National Democratic leaders and presidential candidates continue to embrace radical positions on life issues. But grassroots Democrats are resisting the national party’s platform where the voters live: the states.
In 2019, prominent Democratic figures have gone to extremes to embrace fringe life-issue positions such as late-term abortions and infanticide. In January, Gov. Andrew Cuomo (D–NY) signed a bill to cement the central holdings of Roe v. Wade as state law. In lockstep with other Democratic leaders, Cuomo deployed “health” as an undefined, catch-all term to open the door for abortion at any stage of pregnancy. Moreover, he repealed protections for infants born alive that formerly entitled them to all life-sustaining efforts.
Eight days later, Gov. Ralph Northam (D–VA) endorsed the removal of third-trimester abortion restrictions through labor and delivery. Northam argued that physicians should deliver the infant alive when the mother is in labor, then keep the infant comfortable, he said. Then, if the mother desires, physicians should resuscitate the child, or leave the child to die. He said at that point the physician and the mother should discuss how to proceed—i.e., whether to kill or care for the infant.
Merely 13 percent of Americans support national Democratic leaders’ position on third-trimester abortion. Nevertheless, Democratic presidential candidates Beto O’Rourke and Pete Buttigieg favor third-trimester abortion. They aren’t alone on this in the Democratic presidential field.
On January 31, 2019, Sen. Ben Sasse (R–NE) introduced the Born-Alive Abortion Survivors Protection Act. Under the bill, infants born alive after surviving an attempted abortion are legal persons under American law and entitled to all legal protections thereunder. Moreover, the bill would entitle infants to the same level of care as any other patient.
However, Democratic presidential candidates in the Senate voted against the bill. Sens. Cory Booker (D–NJ), Kirsten Gillibrand (D–NY), Kamala Harris (D–CA), Amy Klobuchar (D–MN), Bernie Sanders (I–VT), and Elizabeth Warren (D–MA) voted against the Born-Alive Abortion Survivors Protection Act. Yet, 87 percent of Americans reject third-trimester abortions. Seventy-seven percent of voters support born-alive infant protections. Now grassroots Democrats are taking notice.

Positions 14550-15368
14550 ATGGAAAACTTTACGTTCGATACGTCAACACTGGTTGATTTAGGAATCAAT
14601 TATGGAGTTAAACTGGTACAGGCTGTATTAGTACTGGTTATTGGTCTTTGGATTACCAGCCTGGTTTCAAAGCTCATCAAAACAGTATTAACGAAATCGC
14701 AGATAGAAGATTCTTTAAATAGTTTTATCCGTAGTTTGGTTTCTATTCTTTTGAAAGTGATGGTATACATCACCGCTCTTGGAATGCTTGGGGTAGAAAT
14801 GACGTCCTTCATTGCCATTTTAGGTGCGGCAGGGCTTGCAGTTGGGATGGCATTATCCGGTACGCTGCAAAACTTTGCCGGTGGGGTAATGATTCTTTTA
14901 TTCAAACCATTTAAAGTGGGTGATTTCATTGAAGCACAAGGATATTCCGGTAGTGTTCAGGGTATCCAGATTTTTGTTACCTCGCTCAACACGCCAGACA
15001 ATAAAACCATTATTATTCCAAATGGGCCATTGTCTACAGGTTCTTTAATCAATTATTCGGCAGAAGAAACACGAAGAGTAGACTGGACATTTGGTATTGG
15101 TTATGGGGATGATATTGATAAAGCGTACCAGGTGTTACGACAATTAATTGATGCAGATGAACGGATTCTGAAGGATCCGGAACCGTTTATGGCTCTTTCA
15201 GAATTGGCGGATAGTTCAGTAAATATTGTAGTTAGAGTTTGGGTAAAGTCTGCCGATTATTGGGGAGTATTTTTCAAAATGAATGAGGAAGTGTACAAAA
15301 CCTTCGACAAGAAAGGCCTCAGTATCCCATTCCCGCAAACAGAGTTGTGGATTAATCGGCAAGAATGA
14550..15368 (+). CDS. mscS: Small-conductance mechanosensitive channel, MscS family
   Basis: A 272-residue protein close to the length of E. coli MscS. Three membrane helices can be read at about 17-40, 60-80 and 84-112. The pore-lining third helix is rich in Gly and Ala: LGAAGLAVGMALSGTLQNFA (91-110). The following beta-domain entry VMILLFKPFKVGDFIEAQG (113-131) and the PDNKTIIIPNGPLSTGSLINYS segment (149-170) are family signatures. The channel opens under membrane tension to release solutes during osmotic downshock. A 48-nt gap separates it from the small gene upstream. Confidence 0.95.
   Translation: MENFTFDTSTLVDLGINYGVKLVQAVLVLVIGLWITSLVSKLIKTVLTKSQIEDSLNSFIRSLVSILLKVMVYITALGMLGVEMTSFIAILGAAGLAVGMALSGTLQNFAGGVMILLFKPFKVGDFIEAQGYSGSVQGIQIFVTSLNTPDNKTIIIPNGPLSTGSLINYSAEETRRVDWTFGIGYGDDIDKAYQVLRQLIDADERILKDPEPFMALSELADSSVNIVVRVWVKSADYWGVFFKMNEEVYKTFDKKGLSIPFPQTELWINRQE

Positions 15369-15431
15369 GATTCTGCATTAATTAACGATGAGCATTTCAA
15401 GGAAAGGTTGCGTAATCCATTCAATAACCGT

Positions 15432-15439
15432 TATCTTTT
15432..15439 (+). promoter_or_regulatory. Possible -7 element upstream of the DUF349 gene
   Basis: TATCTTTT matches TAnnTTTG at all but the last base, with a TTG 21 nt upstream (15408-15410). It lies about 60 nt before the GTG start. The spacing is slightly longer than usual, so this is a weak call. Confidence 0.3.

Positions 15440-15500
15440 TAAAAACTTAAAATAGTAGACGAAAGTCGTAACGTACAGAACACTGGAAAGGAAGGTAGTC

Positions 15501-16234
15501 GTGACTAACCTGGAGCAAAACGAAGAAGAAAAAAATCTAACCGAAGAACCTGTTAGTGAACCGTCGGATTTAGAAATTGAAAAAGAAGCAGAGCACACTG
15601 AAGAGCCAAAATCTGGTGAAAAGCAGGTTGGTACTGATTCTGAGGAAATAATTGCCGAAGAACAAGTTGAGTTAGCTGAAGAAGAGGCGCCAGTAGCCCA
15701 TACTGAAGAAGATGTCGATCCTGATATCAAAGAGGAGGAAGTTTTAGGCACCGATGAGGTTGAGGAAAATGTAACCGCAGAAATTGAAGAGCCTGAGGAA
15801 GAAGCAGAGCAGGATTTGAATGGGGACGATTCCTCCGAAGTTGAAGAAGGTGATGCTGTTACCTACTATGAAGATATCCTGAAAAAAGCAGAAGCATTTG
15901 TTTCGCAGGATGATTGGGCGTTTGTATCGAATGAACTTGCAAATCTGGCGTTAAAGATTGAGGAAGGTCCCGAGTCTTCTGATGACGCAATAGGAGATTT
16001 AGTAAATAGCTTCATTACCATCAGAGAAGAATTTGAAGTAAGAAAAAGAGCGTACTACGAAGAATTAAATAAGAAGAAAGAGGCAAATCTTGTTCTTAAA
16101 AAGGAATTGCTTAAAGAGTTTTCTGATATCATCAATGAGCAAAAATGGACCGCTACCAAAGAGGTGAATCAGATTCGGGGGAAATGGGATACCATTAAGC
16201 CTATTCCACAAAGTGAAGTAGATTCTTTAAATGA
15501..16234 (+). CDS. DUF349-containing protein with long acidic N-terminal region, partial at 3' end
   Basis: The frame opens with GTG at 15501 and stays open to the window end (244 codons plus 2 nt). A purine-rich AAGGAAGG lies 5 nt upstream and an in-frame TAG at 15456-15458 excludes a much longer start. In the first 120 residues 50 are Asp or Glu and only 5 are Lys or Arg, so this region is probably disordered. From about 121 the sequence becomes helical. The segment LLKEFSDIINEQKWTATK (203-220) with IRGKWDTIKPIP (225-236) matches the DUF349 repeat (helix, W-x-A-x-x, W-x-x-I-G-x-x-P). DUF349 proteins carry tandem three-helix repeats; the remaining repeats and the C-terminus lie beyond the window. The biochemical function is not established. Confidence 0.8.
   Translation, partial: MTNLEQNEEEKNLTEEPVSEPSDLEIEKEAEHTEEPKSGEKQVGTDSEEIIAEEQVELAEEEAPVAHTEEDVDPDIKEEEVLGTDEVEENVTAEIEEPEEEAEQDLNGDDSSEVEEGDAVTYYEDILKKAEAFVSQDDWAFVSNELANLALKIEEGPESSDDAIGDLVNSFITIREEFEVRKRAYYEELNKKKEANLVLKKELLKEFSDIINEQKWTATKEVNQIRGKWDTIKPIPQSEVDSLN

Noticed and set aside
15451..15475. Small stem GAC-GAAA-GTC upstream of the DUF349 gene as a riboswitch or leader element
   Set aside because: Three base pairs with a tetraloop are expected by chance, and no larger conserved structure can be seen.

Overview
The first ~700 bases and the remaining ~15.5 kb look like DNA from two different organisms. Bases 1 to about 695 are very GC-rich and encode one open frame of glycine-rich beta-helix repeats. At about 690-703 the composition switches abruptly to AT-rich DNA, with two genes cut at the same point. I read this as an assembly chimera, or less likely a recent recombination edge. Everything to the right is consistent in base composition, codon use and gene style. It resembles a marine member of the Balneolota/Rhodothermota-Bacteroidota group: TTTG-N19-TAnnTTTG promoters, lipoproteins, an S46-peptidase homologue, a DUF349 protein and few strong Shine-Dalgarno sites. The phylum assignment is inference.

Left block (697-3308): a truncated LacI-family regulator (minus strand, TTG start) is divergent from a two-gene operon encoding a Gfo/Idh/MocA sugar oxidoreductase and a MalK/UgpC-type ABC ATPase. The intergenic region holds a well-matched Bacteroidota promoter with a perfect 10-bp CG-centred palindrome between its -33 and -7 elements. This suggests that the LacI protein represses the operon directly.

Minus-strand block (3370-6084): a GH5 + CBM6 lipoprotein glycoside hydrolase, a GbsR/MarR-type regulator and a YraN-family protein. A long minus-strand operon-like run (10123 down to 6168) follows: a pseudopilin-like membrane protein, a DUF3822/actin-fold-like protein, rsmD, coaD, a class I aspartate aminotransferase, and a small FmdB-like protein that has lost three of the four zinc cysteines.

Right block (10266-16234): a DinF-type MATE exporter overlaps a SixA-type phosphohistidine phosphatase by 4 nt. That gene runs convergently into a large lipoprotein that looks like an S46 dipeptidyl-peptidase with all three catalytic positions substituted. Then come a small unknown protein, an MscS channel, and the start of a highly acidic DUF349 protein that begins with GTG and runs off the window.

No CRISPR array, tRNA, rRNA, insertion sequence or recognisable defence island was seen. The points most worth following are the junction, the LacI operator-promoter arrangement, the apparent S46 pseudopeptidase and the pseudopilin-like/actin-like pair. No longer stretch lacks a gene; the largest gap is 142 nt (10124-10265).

Some Democrats, At the State Level, Have the Right Idea
In Ohio, all Democratic state senators approved a bipartisan resolution to urge the U.S. Congress to adopt Sasse’s Born-Alive Abortion Survivors Protection Act. In New Mexico, legislators attempted to enact third-trimester abortion legislation similar to the proposals advanced in New York and Virginia. However, New Mexico’s Democrat-led Senate delivered a blow to the national party by voting against the measure.
North Carolina’s General Assembly passed the Born-Alive Abortion Survivors Protection Act on April 16, 2019. Four House and two Senate Democrats voted in favor of the bill. Democratic Gov. Roy Cooper vetoed the measure. Republicans and supportive Democrats must seek additional support from other Democratic lawmakers to build a veto-proof super-majority.
Arkansas saw three Democrats join Republicans to pass the Cherish Act, which banned abortion after 18 weeks except in cases of rape and incest. Moreover, the Cherish Act required abortion providers to determine the unborn child’s probable gestational age prior to inducing or performing an abortion. Previously, Arkansas banned abortion after 20 weeks of gestation in a mother’s womb.